Sunday, October 11, 2009

Another Frost-y day

I became fascinated today by the rock walls that crisscross the woods and fields here. Why walls to mark one's boundaries? The best answer I could get from a farmer is that the rocks were there. They had to be moved before fields could be plowed, and they were readily available.

Despite my being an English teacher, I don't tend to think in poems. But the walls are everywhere--some looking as if they were erected just yesterday, and some like the one above, becoming one with the terrain. So there was Mr. Frost in my head again:

Something there is that doesn't love a wall,
That sends the frozen-ground-swell under it,
And spills the upper boulders in the sun.

Yeah, I get thoughtful at the end of a long day.

I have to say I was a bit disappointed, though, as the camera--my camera at least--doesn't see the fall colors as vividly as my eyes do. Ah, well. You will have to visit for yourself.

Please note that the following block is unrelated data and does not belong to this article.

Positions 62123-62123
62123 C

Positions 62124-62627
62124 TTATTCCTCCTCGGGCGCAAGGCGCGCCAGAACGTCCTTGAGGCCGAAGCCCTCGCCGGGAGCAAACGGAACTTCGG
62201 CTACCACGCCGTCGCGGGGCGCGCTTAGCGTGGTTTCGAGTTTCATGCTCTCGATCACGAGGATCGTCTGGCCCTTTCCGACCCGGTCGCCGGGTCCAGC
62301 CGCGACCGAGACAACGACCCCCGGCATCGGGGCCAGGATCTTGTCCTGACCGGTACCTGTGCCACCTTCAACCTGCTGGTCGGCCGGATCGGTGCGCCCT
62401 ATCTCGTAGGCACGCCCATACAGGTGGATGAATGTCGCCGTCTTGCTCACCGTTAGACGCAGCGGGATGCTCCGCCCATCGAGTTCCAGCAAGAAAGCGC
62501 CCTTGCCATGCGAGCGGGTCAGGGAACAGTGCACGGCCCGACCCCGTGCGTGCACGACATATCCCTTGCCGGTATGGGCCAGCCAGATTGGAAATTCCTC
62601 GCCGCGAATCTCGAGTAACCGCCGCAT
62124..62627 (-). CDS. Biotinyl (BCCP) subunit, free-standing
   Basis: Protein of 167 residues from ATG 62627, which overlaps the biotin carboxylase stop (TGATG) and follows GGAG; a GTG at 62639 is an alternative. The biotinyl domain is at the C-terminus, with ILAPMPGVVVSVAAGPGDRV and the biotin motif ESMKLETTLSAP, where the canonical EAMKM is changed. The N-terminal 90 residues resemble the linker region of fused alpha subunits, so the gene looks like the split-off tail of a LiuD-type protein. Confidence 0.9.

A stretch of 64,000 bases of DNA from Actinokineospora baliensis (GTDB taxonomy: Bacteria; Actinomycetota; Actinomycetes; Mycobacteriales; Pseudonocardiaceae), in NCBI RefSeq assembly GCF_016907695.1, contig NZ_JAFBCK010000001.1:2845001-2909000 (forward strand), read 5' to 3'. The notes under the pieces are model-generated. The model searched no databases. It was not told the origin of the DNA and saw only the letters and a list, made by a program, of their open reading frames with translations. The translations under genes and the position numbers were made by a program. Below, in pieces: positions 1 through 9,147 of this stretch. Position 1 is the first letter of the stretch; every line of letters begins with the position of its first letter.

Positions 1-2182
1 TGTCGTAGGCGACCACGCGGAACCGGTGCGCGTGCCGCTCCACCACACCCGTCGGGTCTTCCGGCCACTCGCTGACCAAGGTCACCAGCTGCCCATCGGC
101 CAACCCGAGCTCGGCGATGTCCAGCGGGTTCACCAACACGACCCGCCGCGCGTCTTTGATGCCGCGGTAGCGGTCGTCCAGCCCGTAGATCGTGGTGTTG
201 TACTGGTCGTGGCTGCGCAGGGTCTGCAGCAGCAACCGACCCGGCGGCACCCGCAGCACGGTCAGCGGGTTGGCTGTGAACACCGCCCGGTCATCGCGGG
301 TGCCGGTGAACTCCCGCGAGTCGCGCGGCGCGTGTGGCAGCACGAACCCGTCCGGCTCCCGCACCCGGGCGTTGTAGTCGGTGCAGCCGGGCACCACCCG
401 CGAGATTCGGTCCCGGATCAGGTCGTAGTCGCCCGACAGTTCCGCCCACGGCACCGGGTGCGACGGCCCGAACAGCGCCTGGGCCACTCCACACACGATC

And if you are still trying to figure out why it's called Neversink--good luck. No one seems to know! But it's a beautiful place with an interesting history, which is going to be fun to write about.


  1. This is from the city's web site-

    "The derivation of the word Neversink remains uncertain. Present research says the word Neversink came from the Indian name Mahackamack. Earlier historians failed to agree on this and many other possibilities exist."

    Mahackamack and way too many fermented berries apparently can = Neversink

    Mahackamack allegedly means "always running", so that clears up everything.
    Always Running = Never Sink

  2. I was given one plausible expanation--If the water is always running, something dropped into it will be carried by the current and never sink.

    We'll never know.